When Will I Be Famous?

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Led by a woman in a bikini top who's clearly had experience dancing in her underwear in public, Seattle's Snake River Conspiracy are the latest sensations in the burgeoning rawk! field. But, raves in the metal press notwithstanding, they just aren't the all-out experience you might expect.

Led by a woman in a bikini top who's clearly had experience dancing in her underwear in public, Seattle's Snake River Conspiracy are the latest sensations in the burgeoning rawk! field. But, raves in the metal press notwithstanding, they just aren't the all-out experience you might expect.

There's a whiff of contrivance even, as their attempts at rocking out seem half-hearted. The more expansive arrangements on their Sonic Jihad album are never approached live, while their singer, Tobey Torres, doesn't know whether to cheerlead or goad the crowd, especially during a pointless if affectionate trashing of The Smiths' "How Soon Is Now". The mechanical riffing of the expletive-laden closer "Vulcan" is highly effective, but it's hardly metal.

In Giles Smith's hilarious, recently reissued book Lost In Music, there's a great description of how early "in-car entertainment" consisted of the tinniest, thinnest systems, as if bass had yet to be invented. Love As Laughter, also from Seattle, sound just like that. Better still, they're like a crude rehearsal tape that makes sense only to the players, at full volume. To be fair, one amp was making some very unhealthy, unplanned noises, but their urgent desire is unmistakable. They are the sort of band who write better verses than choruses; the set's stand-out was the medley of the new single "Keep Your Shade" and The Velvet Underground's "What Goes On".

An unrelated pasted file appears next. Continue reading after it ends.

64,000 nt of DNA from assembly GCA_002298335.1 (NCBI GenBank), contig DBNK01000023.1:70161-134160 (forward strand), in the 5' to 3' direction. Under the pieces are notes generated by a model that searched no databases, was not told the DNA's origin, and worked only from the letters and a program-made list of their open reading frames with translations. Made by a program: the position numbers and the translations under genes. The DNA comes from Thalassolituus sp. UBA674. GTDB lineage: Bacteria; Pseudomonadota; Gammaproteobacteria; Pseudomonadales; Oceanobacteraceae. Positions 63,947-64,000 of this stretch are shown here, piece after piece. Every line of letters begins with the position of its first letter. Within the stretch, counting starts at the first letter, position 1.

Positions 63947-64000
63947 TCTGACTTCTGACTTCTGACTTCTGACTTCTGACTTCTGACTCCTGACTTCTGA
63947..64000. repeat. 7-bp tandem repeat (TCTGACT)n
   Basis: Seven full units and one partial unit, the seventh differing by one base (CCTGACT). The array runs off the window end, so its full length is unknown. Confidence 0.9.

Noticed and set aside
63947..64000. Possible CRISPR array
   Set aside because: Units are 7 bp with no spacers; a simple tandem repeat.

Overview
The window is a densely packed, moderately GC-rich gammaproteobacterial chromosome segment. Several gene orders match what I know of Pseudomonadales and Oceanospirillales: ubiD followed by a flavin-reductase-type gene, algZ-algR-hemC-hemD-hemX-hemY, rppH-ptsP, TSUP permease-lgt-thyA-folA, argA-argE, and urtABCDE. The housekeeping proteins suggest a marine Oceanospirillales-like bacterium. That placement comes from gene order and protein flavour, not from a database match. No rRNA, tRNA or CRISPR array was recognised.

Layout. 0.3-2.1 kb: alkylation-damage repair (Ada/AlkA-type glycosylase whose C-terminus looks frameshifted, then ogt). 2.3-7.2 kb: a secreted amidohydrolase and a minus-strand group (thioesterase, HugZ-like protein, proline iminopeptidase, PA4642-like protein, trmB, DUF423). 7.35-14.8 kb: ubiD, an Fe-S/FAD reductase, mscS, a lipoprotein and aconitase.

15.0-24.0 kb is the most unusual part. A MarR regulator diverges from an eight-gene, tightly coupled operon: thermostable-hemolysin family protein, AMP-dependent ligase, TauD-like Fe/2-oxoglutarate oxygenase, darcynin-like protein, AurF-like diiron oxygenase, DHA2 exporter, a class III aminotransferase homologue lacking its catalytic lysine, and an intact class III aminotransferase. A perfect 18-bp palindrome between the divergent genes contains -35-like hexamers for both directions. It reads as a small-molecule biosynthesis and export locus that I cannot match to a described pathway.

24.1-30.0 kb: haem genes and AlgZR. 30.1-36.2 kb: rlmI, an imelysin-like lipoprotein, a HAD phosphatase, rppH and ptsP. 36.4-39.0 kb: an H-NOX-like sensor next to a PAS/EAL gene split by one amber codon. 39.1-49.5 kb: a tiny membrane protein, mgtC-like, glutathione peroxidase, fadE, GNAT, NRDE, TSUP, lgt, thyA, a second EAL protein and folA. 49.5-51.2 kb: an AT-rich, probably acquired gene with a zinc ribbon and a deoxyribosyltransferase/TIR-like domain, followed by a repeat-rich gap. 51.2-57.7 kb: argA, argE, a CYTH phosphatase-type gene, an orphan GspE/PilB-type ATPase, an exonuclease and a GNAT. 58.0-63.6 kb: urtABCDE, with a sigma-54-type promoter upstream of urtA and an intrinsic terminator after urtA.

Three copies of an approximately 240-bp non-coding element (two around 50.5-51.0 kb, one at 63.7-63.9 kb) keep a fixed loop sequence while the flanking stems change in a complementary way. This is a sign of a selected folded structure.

Warrington's Starsailor, already signed to EMI, are clearly expected to follow Coldplay into the charts. The signs are bad from the off - the word "freeway" appears in a lyric, and the band, who take their name from Tim Buckley's most outré album, borrow one of his titles for a chorus. James Walsh's quivering tones have genuine charm, though, and the thirtysomethings present lap it up. But the contradiction between Walsh's essentially naïve and somewhat repetitive songs and the slick arrangements rarely seems resolved. Of the originals, only the chugging "Poor Misguided Fool" really convinces, while the excellent Band-style cover of Gram Parsons' "Hot Burrito #2" stands out a country mile. Do we need another Richard Ashcroft anyway?

Such worries are unlikely to beset Black Moses. Including former members of the arch-traditionalists Thee Hypnotics and Penthouse, they resemble Oasis without any Gallaghers. But though they play music that was going out of fashion around the time they were born, this power trio are an irresistible guilty pleasure. "Eye On You" is just scorching. Somewhere it's always 1968, and the garage is free for a jam while dad takes the Vauxhall Viva out for a spin, possibly to listen to the radio. Ah...

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